Wednesday, July 22, 2009

Fast Talk: Below Absolute Zero

Below Absolute Zero: Aspiring master criminals, attend carefully. What elevates a mere costumed crook into the enviably ranks of true supervillainy? Not only must you possess terrifying technology or some astonishing ability, you must be willing to wield your powers with arrogance and flare! No one knows this better than the flashy members of the Flash's own Rogues Gallery. Take Captain Cold. He's got the requisite gadgetry and the scientific know-how, as demonstrated during this particular confrontation with the crimson comet. His trademark cold gun is a truly impressive bit of kit, capable of inducing absolute zero. As any physics professor would no doubt explain at this juncture, it's important to note that absolute zero is unattainable through either natural or artificial means, a state that exists nowhere in nature. It's not enough that Len Snart can casually defy the laws of thermodynamics, however. Oh, no. To justify his standing as a true Rogue he must be brash enough--or bonkers enough--to best even that! As the scarlet speedster bears down on him through an ice-cold aura, the frigid felon boasts, "There's time enough to tell you I prepared this special attachment to my cold-gun with you in mind, Flash! It lowers the blast temperature of my gun to below absolute zero!" That's right, below absolute zero. It's one thing to be a gifted gadgeteer who understands the ins and outs of quantum physics, but that's what I call showing off. As a scientist himself, Barry Allen no doubt fully appreciates this impressive predicament. What mind-boggling effects might the unimaginable temperatures beyond absolute zero induce? I think I'll save that jaw-dropping scientific surprise for next week. This showcase of theoretical tomfoolery is simply too sizable for one Fast Talk feature.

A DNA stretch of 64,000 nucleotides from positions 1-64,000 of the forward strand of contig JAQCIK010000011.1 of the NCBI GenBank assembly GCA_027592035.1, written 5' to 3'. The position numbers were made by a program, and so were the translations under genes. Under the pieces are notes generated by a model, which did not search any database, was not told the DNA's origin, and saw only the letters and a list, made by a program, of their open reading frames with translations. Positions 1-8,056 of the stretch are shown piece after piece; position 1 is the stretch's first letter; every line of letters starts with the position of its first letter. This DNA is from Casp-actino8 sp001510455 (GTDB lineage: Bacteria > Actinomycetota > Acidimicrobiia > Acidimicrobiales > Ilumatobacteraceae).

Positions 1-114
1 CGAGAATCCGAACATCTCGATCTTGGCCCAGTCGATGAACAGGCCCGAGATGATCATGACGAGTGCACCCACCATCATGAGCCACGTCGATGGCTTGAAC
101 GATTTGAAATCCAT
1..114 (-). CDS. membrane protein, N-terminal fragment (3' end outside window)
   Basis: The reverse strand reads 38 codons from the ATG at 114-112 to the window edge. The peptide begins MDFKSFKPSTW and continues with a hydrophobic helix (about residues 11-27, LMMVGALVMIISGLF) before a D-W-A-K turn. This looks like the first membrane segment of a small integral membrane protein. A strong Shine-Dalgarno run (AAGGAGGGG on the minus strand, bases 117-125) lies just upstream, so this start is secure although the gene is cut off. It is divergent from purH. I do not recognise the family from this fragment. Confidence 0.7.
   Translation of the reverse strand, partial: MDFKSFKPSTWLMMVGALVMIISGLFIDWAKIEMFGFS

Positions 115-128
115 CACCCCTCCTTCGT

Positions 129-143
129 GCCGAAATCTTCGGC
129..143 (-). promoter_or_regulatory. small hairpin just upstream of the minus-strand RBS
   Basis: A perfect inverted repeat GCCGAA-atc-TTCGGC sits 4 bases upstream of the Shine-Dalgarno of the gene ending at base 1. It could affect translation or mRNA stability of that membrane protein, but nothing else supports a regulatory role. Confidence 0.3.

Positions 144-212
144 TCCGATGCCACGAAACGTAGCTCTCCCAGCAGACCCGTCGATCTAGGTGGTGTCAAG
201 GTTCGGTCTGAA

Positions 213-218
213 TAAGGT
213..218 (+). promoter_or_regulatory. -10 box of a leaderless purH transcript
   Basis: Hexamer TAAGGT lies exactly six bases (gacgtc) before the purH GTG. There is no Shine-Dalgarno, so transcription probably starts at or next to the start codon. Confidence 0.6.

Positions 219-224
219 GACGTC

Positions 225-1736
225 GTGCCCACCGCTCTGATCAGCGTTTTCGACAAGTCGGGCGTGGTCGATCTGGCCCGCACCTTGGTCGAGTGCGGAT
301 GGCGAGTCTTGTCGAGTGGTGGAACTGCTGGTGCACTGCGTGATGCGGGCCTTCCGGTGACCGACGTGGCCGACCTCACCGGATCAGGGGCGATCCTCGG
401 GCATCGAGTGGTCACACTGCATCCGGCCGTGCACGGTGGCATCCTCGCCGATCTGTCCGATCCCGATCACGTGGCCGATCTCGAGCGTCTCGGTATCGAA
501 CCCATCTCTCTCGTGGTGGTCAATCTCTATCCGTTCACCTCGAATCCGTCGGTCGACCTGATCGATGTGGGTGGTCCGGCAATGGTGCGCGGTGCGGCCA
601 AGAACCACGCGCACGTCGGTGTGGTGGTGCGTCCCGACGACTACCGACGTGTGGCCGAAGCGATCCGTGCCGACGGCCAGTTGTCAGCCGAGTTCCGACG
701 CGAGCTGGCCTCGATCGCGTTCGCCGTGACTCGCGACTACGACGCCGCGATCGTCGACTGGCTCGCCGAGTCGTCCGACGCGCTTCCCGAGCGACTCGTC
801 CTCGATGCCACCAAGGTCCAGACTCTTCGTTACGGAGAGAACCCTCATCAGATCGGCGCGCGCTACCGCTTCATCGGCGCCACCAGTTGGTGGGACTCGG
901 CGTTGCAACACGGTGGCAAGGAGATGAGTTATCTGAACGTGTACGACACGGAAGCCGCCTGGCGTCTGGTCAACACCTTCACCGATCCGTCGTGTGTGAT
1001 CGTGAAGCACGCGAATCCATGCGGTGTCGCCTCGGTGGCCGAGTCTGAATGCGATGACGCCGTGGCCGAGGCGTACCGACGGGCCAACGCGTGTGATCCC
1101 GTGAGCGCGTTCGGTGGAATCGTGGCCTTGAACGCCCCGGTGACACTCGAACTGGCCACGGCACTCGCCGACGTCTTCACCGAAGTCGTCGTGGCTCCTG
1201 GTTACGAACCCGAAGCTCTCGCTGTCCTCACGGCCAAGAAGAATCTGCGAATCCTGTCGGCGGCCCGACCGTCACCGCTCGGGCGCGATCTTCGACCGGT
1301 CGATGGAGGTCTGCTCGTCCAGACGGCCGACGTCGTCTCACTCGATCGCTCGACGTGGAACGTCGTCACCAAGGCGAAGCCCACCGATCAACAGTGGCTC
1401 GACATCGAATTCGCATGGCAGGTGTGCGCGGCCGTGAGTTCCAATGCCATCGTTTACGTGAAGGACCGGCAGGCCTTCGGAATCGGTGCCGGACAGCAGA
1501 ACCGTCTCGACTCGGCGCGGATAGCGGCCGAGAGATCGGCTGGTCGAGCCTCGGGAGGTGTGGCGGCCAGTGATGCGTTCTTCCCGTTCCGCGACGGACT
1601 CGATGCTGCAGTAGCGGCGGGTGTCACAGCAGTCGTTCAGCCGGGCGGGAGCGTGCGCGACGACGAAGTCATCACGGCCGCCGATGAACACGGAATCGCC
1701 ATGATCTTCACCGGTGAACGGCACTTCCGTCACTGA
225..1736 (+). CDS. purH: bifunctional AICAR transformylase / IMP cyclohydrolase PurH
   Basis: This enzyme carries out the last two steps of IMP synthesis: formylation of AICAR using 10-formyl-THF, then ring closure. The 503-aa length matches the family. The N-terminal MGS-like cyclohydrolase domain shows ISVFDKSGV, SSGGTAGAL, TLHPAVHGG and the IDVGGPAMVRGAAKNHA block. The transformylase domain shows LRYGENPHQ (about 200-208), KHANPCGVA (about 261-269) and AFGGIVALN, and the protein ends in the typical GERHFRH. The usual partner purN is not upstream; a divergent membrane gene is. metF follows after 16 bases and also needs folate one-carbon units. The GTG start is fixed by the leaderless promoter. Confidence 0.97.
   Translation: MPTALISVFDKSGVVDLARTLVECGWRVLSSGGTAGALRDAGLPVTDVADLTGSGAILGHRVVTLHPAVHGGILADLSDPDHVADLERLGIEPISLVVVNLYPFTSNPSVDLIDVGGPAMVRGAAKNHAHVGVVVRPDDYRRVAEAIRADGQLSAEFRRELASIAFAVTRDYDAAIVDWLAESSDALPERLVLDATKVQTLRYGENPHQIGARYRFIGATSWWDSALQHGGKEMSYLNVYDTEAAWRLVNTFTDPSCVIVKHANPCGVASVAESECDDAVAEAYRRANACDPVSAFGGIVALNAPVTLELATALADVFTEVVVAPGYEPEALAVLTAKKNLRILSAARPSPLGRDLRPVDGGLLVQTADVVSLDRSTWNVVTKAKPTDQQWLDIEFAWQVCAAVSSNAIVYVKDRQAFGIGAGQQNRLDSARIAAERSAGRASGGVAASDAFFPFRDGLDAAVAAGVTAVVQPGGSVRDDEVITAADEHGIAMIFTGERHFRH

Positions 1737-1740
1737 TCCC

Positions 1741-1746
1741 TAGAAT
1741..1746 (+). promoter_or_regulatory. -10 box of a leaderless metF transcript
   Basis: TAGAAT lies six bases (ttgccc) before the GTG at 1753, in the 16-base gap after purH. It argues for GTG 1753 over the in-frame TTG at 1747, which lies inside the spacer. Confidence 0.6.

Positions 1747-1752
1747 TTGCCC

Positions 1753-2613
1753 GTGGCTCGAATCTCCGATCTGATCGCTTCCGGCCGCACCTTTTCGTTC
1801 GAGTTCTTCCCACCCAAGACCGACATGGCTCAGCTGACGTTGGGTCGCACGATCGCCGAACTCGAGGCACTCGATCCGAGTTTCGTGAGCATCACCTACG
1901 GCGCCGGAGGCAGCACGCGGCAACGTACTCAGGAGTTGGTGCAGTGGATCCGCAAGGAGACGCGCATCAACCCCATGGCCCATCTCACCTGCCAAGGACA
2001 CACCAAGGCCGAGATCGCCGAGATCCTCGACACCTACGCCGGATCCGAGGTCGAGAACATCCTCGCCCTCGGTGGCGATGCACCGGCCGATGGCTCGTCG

Issue: The Flash #193 (December 1969)


papa zero said...

I love The Flash. ...and your site reaffirms this regularly. As I have mentioned before - I truly believe that the writers in the silver age really were keeping up with theoretical physics and incorporating these ideas into the stories.

Just to keep you honest - ;)

An MIT team was able to create superfluid vortices at extremely cold temperatures, when the fermionic gas was cooled to about 50 billionths of one kelvin! Experiments such as these are facilitating new understanding and quantification of the states of matter.

In addition, negative kelvin temperatures can be achieved (though not technically "colder" than 0° Kelvin)as it is possible to create a system in which there are more particles in the higher energy states than in the lower ones. The system can then be characterised as having a negative temperature.

Dixon said...

This is fascinating stuff! It just renders Captain Cold's feats all the more impressive. Thanks for elaborating on the science involved here, Jason! I'm no scientist and it's wonderful to have responses such as this to supplement the Fast Talk entries.